Other kinds of convention, and using my piece as a jumping off point, let’s just say I like talking about stuff that would make my parents really ashamed. And that includes sex and drugs and rock and roll. So yeah, but then that in itself has conventions, so I try to write about stuff that has sex or is sex-adjacent, but is not necessarily sexy? I don’t think anybody is gonna get off to anything that I write and I hope not just because I don’t really like writing about moist noises. That being said, I think that trying to write about something really dire and creepy and downright traumatic and trying to make it funny, that’s something that’s really important to me. I’m working on a collection of nonfiction essays right now and it’s all about trying to find parallels between Southeast Asian trauma with queer trauma and at the same time trying to make sure that it’s, like, comedic.
AS: Implicitly that question––especially when you talk about conventions––is it like conventions by whom? And constructed by whom? And it seems like it’s conventions constructed by a white publishing industry. But basically no one is trying to write into expectations in their own way, to create that sense of complexity in the way that we see it in our communities which is really amazing, and I personally think that all the humor that was in everyone’s reading was beautiful. Because I think the only narratives that are commonly known are like memoirs of what happened to people during the Khmer Rouge, which doesn’t allow a lot of laughter.
AVS: I mean my parents are constantly joking about the genocide. I was like 5 years old and they were like, “Well, at least Pol Pot’s not here you know.”
SS: Oh, I got one. I got one. My mom was like, “You know, your brother––he loves to eat rice. He was so fat during Pol Pot, he would cry and beg for rice––” and she was laughing about it.
AVS: Yeah, my mom came home from work one day and was like, “I hate my job. I always find myself in regimes. Why is this always happening to me?” Haha.
SS: I remember that particular afternoon my dad said, “One day, I tell you my story and you gonna write a book.” And I felt like, Oh f***, I have to dictate this book? And it took me many years of soul searching and reading all those very tragic, devastating memoirs, I call it survival memoirs or survival literature, and then I thought Damn, I want to write my own damn story. A story about how I relate to my parents. Like, that’s the contribution that I can make. And also, I was reflecting on what you said Angela, about using fiction as a way to explore the feelings around the issues of identity you otherwise would not want to deal with directly. And I know a Chinese American writer who feels the exact same way. She’s based in Queens but she’s like yeah, I can’t write nonfiction, fiction is my way of going around those very tough emotions.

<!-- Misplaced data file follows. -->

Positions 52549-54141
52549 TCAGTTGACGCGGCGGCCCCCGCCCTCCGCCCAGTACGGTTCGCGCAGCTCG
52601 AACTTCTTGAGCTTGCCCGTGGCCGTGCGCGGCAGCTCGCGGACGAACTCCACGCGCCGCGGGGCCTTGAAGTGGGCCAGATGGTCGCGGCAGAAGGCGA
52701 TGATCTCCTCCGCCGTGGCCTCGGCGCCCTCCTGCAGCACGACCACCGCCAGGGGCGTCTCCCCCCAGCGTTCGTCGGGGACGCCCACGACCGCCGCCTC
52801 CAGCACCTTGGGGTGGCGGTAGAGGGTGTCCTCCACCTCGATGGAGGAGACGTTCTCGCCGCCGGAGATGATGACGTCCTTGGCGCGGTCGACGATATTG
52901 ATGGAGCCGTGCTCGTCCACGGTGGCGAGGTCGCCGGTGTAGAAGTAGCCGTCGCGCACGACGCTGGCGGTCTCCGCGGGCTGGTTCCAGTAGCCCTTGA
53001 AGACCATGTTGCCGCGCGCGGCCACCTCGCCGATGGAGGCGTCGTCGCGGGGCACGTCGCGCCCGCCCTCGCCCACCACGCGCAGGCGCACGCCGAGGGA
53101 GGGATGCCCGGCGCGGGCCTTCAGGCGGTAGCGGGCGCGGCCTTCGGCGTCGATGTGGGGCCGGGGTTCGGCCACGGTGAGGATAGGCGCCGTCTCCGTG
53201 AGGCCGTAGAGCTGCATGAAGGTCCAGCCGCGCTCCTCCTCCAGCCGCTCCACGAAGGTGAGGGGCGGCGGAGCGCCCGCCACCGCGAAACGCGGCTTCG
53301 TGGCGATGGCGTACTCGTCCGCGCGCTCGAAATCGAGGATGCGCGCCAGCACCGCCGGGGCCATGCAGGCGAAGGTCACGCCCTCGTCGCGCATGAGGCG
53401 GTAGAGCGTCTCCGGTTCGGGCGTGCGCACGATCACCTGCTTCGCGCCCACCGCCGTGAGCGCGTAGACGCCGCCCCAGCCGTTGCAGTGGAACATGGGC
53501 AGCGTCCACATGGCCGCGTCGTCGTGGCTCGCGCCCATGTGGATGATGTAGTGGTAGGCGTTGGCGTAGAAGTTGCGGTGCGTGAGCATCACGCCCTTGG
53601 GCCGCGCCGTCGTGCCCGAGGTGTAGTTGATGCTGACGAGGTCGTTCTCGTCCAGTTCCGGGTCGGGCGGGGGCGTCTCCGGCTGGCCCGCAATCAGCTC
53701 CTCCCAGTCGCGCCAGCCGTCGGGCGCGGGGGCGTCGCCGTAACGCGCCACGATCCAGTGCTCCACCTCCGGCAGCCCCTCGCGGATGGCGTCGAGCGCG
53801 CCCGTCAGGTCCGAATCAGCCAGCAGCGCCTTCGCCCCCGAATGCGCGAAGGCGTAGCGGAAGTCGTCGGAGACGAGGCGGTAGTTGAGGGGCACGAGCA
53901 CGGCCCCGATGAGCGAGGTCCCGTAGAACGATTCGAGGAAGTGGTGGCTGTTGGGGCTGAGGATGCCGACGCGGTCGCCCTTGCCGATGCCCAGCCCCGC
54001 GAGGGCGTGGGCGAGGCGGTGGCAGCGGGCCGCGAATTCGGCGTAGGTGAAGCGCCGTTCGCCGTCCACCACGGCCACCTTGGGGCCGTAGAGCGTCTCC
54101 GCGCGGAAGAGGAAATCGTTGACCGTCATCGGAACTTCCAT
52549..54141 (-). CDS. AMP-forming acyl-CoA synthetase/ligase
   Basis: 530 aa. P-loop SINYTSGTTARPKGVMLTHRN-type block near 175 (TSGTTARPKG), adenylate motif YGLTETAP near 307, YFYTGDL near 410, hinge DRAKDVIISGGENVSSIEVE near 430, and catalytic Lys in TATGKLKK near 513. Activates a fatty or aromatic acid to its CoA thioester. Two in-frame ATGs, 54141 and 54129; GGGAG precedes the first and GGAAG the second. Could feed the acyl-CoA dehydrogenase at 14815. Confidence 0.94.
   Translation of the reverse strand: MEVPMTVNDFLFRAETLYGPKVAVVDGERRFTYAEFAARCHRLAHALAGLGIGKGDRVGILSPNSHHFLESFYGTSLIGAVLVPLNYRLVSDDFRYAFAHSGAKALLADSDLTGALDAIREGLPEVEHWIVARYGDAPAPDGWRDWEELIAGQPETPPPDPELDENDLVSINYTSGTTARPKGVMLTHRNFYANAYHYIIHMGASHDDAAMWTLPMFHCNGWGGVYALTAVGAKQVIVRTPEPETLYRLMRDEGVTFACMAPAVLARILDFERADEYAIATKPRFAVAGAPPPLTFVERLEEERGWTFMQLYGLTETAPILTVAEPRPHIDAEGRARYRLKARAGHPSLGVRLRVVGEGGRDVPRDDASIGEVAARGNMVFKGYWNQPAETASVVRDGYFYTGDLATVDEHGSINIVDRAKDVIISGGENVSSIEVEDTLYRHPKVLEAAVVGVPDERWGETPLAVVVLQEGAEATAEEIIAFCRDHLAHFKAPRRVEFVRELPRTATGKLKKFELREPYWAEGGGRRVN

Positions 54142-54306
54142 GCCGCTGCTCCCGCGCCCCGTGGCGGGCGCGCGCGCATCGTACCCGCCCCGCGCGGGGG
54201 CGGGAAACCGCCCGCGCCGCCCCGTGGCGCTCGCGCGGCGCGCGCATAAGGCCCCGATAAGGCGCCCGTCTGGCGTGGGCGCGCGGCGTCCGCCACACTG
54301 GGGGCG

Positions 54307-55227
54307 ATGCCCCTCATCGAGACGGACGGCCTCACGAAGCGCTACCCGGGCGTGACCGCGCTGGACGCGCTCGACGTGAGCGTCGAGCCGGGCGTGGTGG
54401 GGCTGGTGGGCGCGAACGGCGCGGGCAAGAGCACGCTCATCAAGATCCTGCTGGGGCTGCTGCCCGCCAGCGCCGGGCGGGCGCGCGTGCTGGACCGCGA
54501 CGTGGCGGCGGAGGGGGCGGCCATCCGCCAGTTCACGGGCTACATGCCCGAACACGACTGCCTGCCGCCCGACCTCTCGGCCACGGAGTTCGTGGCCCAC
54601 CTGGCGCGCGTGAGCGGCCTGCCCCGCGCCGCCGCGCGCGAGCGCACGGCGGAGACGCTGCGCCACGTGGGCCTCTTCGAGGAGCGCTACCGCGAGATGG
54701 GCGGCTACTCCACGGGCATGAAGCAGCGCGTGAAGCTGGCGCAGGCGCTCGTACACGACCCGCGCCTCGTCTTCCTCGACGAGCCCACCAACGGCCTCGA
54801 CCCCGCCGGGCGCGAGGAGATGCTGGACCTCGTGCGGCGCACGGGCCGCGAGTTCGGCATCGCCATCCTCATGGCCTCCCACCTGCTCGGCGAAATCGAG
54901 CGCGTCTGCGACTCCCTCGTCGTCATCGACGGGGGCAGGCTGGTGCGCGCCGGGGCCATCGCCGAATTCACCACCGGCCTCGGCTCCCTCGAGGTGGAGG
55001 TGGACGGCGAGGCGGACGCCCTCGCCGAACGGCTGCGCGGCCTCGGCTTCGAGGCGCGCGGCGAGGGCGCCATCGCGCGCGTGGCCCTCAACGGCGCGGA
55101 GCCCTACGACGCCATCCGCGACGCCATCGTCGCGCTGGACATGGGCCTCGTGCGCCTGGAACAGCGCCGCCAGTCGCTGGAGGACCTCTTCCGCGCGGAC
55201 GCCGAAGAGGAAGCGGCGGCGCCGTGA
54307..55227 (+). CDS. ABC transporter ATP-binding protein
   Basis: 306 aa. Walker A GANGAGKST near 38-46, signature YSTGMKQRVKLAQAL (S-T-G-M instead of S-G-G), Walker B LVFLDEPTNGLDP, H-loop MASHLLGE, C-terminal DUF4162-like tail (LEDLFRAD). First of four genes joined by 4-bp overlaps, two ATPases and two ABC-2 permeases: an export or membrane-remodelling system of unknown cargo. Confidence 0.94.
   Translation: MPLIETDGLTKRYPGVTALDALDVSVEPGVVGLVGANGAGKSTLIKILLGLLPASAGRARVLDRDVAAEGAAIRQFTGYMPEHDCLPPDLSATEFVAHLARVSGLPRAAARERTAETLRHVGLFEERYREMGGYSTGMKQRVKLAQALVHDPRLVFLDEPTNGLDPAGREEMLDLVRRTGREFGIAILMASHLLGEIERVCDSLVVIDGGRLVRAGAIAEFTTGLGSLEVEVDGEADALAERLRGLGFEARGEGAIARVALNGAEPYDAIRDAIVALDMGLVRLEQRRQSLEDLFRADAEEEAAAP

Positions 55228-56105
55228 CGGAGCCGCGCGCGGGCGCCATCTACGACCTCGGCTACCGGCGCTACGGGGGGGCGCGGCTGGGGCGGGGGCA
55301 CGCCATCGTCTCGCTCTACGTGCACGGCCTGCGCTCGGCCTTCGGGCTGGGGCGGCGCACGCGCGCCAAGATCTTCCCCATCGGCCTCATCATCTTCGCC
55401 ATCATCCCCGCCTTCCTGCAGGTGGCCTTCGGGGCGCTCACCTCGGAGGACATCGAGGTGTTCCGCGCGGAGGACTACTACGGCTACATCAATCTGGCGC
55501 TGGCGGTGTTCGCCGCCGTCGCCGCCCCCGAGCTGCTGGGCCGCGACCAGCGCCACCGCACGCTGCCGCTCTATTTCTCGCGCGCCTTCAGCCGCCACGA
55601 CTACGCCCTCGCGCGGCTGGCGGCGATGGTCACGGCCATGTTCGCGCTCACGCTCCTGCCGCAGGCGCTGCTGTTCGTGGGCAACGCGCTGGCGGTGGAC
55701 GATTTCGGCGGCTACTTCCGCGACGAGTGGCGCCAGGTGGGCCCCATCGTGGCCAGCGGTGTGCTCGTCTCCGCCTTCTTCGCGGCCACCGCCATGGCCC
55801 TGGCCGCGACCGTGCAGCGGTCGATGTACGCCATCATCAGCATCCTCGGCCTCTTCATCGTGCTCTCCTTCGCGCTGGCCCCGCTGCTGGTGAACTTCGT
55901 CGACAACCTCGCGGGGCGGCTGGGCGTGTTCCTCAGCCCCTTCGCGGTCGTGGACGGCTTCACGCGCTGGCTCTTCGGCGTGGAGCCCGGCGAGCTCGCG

AS: So the hard part for me in writing nonfiction is, I don’t know if any of you feel this way… is that it feels like secrets that I shouldn’t share. I have many feelings, and it’s strange because my parents can’t read English so it’s not like they’re going to be able to read it either so there’s a weird relationship. Like they’re so happy for me but they can’t really experience this with me, which makes it really tragic although my mom did say I need to write a screenplay so she can watch it and then make the Hollywood money.
MS: Are we talking about writing into expectations? I’ve talked to each of you at some point about how we might feel pressure to write and represent Cambodian people. We know we’re not the first Cambodian writers ever. There are so many. Our people are storytellers. There was so much Khmer literature and oral storytelling even before the Khmer Rouge, so we have to understand that and also speak about that. We’re not just reducing our community’s narrative to the killing fields, to the Khmer Rouge.
And along survival memoirs or other writing around Cambodia, there’s so much out there labeled, “In the shadows of this, in the shadows of that…” Nostalgia. I think that nostalgia is something that our people are also obsessed with because when we think about the golden age, or the glory days we still think about the ‘60s and particularly, we think about Sinn Sisamouth or Ros Sereysothea… and these are things that many of us write about, you know, because it’s what we’ve grown up with. It’s also what we’ve inherited, but it doesn’t just stop there. I don’t know. I’ve had someone say to me, “There are no Khmer writers writing in the way they did back in the glory days…” and I’m like, What do you mean? You know? There are so many of us today who are just being who we are. There’s no one way to be Khmer either. And that’s another thing I was curious about. Danny, I would love to hear what you have to say to this question too… but just another thing: Sokunthary is from the Bronx, Anthony’s from Stockton, Angela is from Houston, I’m from Lancaster, Danny’s from the Bay Area. Diaspora: There’s this understanding that there’s no one way to be Cambodian.